Render Props

— what, how, why, and when we should use it?

Leanne Zhang
Sep 4, 2018 · 3 min read

1) What is a render prop?

“render prop” is a design pattern. It simply means that the component has a render prop that takes in a function as a value, and the component uses that function to render whatever the function provides.

Chances are you already have used render props without knowing it. Considering React-router library, <Route /> holds the behavior of navigating to different pages. It renders the component when the path matches.

As you can see in this example, <Route /> takes in a function which renders the Page component.

Note: you can use any prop name other than “render” to takes in a function.

2) Why is it useful?

This pattern is very useful when we want to share the same behavior among different components minimizing code repetitions.

3) How does it work?

I’m going to write a simple example using local states, then rewrite it using renderProp so you can see clearly the benefits of using render props.

Let’s first see how you can implement a ToDoList with local React states.

Here, you have 2 states:

  • tasks: holds a list of tasks
  • newTask: hold a task description

Event handlers which can add, change, and mark task as completed:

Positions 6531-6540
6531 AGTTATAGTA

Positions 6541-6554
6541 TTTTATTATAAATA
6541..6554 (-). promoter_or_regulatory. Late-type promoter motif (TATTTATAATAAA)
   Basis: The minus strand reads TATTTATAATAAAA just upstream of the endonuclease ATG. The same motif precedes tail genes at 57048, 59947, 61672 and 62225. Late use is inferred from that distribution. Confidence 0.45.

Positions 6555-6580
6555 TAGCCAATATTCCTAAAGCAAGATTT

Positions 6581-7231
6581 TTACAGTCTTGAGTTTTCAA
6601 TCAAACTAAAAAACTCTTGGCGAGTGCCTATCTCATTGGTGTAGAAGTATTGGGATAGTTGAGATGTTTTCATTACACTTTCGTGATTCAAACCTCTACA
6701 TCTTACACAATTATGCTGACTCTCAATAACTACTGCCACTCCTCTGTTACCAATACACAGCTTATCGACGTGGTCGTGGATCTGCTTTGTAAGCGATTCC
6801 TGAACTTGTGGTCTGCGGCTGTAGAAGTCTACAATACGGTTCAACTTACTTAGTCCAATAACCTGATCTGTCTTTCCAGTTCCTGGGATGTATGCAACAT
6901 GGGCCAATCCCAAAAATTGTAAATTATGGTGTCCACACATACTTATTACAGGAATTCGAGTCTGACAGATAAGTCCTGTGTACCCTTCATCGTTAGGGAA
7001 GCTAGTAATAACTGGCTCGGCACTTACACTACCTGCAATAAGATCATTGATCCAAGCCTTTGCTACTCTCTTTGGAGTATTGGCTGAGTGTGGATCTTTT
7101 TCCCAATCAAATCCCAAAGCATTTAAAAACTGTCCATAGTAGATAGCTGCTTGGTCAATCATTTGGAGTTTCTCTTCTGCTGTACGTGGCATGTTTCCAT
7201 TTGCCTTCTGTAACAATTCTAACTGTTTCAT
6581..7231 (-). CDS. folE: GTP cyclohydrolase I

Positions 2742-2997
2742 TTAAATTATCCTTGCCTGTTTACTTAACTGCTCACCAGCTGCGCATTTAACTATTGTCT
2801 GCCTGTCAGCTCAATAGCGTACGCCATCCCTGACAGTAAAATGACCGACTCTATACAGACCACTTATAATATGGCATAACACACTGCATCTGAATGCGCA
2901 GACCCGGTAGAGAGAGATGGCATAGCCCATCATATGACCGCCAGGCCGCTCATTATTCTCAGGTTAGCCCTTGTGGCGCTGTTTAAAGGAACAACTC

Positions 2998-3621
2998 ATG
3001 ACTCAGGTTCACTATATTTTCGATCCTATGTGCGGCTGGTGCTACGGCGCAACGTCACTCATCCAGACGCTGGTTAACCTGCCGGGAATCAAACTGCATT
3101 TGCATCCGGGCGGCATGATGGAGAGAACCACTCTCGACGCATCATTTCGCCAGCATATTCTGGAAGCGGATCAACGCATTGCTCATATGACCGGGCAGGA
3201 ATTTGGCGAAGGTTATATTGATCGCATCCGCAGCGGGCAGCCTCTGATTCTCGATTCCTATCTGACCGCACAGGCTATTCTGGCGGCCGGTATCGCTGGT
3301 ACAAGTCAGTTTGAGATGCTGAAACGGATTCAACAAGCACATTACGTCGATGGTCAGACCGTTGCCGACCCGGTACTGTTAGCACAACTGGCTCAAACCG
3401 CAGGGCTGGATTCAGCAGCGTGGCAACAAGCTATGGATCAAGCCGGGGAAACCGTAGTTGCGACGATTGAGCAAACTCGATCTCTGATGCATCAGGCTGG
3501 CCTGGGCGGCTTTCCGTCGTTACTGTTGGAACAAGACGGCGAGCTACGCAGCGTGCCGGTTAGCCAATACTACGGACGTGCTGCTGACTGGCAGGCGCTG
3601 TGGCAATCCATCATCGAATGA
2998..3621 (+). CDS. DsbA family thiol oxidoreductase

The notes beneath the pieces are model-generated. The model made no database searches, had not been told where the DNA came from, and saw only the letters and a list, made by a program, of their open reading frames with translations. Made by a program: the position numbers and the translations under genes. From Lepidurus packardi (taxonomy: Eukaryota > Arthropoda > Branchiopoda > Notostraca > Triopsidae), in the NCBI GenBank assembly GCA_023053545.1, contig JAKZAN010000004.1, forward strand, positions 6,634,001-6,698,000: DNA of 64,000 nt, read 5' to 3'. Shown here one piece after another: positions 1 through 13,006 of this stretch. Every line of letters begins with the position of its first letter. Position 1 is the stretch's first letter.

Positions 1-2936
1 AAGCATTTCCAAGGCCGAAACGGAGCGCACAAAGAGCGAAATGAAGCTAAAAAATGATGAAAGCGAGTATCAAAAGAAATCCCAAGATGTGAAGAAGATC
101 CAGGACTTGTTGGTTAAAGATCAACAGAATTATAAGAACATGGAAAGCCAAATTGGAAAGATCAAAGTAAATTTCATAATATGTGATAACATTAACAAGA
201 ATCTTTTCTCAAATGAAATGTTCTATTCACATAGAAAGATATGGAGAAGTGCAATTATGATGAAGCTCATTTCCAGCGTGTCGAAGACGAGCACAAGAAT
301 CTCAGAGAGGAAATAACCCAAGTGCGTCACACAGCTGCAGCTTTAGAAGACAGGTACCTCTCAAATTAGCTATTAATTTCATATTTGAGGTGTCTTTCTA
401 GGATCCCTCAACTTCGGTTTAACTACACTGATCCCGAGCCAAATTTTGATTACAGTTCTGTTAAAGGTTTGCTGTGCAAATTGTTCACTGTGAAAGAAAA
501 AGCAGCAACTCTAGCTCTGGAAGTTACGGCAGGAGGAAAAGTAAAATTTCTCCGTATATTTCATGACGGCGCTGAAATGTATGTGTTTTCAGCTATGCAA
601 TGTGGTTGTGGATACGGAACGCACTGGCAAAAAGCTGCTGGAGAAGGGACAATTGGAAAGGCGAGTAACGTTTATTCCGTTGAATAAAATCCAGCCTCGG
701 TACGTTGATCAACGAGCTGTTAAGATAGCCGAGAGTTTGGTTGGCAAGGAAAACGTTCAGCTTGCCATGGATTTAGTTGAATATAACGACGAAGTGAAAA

• handleChangeTask
  • handleClickAdd
  • handleClickDone

View full code here

What if we have other components that need the same behavior like to add, delete, and change item in a list?

This is where render prop comes in handy.

To reuse the logic in the ToDoList, let’s rename ToDoList to ListManipulator. ListManipulator only holds the behavior to add, delete, and change item; we decouple the UI from the states making the ListManipulator component reusable.


Then, we use this.props.render to dynamically determine what to render. For example, this.props.render can render a shopping list, a goal list, or any kind of component that may need to add, delete, or change an item from a list.


→ See the full working code on my codesandbox.

4) When should we use Render Prop? How is it different from Redux pattern?

Redux holds our states in one place, which makes reading and updating global states predictable. It is an additional library that we will need to import.

However, render prop reads and updates with React local states. If you want to reuse component logic and separate UI from the states, consider using a render prop. For example, building a custom reusable library.

Here are some example of libraries which use render props from Jared Palmer! Go poke around and have fun with them.

I’m curious how you use render props. :) I would love to hear your feedback.

Leanne Zhang

Written by

Software Engineer in San Francisco | Writer and Learner | twitter: @liyangz